[This has also been published as an article in ECO - see issue 10 from Bonn I, 2009]

[1] The strong bar resulted in 820 Mt of carbon debits. The weak bar resulted in 1113 Mt credits of carbon. Application of the current rules for forest management, which include gross-net accounting with a cap would result in a credit of approximately 349 Mt of carbon if all countries included in the Appendix of Decision 16/CMP.1elected to account for forest management. Application of net-net accounting with a 1990 base year would result in a credit of 189 Mt of carbon.

Sunday, April 5, 2009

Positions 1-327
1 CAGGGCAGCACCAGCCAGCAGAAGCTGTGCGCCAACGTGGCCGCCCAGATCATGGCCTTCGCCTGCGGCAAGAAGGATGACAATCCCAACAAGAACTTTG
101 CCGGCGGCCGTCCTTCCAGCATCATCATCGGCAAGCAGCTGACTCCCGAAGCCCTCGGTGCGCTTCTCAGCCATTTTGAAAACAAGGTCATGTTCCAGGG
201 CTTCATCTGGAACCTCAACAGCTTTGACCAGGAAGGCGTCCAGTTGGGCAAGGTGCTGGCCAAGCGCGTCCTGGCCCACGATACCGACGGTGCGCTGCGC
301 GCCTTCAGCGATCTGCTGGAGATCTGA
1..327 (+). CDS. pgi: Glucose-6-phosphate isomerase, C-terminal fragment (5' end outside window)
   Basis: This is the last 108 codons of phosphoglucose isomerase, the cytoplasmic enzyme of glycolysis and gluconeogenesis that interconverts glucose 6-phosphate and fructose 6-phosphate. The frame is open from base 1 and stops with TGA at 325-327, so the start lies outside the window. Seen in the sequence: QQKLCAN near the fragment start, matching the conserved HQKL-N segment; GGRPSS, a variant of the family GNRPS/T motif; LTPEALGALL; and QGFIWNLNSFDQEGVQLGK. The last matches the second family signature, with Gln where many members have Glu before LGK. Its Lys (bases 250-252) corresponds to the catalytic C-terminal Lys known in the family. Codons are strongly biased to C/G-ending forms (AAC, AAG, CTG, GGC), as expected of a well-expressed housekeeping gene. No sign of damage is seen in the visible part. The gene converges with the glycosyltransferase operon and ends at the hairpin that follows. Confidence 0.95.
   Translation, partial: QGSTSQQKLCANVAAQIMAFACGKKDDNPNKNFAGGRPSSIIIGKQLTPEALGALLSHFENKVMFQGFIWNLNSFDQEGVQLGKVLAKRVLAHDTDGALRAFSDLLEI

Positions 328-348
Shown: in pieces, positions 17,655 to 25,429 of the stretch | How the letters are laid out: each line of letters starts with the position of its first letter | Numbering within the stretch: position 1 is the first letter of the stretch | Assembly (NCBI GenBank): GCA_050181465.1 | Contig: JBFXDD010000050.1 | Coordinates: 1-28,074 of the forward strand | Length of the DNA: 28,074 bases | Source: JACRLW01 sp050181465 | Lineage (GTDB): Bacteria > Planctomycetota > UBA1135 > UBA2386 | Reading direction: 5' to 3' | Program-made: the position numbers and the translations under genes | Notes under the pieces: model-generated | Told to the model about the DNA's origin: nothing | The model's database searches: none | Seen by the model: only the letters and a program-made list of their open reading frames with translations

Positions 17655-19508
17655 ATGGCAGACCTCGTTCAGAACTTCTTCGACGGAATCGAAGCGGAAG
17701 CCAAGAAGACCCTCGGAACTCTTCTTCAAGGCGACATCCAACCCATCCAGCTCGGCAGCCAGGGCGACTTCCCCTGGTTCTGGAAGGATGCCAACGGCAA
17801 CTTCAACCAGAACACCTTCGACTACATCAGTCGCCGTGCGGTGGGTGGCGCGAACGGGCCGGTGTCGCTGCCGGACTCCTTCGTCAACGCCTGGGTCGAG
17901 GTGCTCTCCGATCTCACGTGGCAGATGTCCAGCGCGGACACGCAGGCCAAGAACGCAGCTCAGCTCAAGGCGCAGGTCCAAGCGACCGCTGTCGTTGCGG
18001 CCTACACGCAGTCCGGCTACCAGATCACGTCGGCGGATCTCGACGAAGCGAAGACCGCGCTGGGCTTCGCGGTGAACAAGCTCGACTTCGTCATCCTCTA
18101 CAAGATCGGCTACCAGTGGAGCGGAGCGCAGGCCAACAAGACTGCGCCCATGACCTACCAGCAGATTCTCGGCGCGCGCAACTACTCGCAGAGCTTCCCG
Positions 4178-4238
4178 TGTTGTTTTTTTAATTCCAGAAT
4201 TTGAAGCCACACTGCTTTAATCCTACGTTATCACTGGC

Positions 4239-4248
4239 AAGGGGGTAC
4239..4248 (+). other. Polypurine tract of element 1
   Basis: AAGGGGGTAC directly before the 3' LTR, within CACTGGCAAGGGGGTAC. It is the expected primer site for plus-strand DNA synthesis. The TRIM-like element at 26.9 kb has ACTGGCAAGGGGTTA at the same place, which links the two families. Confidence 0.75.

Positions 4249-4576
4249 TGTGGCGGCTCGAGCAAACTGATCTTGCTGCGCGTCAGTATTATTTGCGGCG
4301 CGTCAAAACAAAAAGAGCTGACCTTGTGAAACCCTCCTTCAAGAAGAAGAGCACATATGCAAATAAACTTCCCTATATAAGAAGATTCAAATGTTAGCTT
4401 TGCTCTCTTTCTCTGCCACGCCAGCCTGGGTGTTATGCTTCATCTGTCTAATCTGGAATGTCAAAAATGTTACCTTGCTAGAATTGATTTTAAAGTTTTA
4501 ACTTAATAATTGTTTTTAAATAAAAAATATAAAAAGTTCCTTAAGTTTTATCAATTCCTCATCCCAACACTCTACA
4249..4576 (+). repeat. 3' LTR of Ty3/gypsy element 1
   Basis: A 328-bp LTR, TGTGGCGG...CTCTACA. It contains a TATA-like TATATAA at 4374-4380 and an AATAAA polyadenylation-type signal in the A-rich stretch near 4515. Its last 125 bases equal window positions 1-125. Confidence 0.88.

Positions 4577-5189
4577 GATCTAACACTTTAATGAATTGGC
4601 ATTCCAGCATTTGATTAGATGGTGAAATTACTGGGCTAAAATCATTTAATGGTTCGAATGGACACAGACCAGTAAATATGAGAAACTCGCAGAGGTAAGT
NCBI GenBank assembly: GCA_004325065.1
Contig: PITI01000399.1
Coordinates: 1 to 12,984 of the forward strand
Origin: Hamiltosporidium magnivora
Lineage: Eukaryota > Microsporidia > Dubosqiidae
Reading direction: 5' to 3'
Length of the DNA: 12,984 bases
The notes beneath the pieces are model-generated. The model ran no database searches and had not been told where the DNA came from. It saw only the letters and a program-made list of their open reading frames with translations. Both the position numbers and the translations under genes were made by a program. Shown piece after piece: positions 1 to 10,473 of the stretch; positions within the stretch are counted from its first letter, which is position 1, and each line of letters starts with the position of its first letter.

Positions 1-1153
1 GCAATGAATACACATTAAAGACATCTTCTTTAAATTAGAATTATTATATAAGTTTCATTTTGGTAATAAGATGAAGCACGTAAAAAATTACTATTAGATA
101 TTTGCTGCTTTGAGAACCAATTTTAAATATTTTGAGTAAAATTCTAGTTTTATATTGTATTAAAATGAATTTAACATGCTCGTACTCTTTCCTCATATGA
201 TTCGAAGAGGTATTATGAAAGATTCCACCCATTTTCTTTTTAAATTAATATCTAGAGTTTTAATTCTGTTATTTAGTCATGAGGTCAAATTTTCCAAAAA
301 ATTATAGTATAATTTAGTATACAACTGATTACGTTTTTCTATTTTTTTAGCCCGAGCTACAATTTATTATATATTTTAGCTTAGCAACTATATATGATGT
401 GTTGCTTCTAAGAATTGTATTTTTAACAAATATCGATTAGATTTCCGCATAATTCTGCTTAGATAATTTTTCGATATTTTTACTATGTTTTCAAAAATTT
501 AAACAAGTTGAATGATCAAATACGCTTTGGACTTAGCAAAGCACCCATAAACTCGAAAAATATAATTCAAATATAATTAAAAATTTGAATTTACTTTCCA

Lively Discussion and a Draft Text

The side event I had organized yesterday for the Climate Action Network on LULUCF was a huge success. The room was packed with delegates from Japan, Tuvalu, the EU, USA, Korea, Turkey.

The event was billed as an opportunity to come hear CAN's detailed views on LULUCF and also discuss two new proposals on the table here in Bonn: the EU's "bar" and a very interesting submission from Tuvalu which included the idea of mandatory accounting of 'forest biomass decline,' as well as industrialized countries accepting accounting debits or emissions from wood that may have been imported from deforestation in developing countries.

There was lively, open and interesting discussion and debate following the presentations and we were blessed with the participation of the originators of these two ideas from the EU and Tuvalu.